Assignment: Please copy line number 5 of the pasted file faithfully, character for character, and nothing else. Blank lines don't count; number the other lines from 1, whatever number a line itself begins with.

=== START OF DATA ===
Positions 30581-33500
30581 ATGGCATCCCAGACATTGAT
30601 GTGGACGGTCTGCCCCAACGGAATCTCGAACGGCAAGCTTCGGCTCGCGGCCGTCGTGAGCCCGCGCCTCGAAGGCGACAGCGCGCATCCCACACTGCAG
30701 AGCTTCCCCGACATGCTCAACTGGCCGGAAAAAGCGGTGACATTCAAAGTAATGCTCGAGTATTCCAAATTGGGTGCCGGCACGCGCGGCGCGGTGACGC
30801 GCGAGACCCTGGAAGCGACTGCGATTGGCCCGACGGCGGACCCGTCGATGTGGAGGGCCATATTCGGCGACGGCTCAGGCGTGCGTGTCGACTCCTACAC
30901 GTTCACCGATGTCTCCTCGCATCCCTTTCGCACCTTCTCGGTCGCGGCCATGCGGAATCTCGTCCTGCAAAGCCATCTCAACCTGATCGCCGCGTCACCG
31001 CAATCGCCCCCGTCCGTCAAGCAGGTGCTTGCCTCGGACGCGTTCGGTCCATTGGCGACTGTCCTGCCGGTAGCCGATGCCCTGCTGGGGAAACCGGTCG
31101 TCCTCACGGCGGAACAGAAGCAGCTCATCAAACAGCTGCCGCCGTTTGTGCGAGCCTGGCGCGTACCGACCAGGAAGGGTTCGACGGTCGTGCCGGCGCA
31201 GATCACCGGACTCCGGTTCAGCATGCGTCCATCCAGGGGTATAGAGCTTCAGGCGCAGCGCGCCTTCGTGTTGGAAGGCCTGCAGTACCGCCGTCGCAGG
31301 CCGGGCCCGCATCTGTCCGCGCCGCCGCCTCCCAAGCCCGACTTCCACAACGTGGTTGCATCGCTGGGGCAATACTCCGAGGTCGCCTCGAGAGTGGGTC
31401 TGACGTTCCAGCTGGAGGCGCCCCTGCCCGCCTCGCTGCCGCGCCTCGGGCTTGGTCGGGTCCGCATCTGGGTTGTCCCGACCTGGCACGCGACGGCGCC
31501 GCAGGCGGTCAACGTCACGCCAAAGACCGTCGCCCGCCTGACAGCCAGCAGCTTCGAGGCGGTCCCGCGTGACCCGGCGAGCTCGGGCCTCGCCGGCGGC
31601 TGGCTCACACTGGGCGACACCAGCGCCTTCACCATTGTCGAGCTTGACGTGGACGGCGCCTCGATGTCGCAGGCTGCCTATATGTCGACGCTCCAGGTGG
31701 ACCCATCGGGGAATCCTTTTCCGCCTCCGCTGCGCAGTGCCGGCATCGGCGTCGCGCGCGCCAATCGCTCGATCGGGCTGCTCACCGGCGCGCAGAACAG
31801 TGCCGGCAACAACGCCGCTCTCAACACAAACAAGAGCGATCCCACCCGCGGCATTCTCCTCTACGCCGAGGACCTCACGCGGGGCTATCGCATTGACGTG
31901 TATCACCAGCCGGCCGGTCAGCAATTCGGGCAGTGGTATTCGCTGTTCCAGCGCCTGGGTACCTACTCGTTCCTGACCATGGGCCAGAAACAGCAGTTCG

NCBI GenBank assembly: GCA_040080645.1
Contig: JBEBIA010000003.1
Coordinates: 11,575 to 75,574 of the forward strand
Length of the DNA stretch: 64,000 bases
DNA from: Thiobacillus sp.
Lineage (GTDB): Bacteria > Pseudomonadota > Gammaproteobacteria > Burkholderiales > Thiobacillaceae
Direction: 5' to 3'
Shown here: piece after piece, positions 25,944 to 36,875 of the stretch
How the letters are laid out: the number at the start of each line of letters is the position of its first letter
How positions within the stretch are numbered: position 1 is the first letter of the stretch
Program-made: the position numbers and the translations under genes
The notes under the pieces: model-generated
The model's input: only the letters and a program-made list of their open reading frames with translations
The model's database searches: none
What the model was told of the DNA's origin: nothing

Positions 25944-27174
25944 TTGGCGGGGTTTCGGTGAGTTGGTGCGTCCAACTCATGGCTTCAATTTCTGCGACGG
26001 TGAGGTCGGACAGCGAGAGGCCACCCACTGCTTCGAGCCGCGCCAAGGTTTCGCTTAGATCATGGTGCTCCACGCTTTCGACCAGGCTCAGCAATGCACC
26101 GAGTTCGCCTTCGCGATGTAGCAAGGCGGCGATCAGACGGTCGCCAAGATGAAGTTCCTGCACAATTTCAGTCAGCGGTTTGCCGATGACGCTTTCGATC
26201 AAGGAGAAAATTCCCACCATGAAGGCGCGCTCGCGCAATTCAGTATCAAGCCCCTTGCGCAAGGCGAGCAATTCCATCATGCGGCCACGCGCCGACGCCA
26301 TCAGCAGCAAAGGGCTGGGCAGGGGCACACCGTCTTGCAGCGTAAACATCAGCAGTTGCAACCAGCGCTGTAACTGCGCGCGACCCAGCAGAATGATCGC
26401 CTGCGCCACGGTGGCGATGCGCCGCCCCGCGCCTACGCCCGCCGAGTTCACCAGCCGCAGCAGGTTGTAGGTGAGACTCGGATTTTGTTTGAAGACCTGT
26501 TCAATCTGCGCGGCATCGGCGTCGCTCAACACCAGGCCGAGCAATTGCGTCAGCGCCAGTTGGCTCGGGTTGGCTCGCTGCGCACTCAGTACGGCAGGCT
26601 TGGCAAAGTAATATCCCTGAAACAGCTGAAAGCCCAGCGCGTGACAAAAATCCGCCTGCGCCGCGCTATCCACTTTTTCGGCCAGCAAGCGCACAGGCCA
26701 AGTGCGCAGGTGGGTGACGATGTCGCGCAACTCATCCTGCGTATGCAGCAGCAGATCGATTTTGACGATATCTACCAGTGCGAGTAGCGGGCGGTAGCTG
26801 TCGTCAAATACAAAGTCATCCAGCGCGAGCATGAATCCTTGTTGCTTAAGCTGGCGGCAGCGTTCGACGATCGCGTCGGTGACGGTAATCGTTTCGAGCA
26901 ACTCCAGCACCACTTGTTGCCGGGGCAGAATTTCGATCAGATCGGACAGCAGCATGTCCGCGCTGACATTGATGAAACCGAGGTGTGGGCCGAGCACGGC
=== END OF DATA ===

30801 GCGAGACCCTGGAAGCGACTGCGATTGGCCCGACGGCGGACCCGTCGATGTGGAGGGCCATATTCGGCGACGGCTCAGGCGTGCGTGTCGACTCCTACAC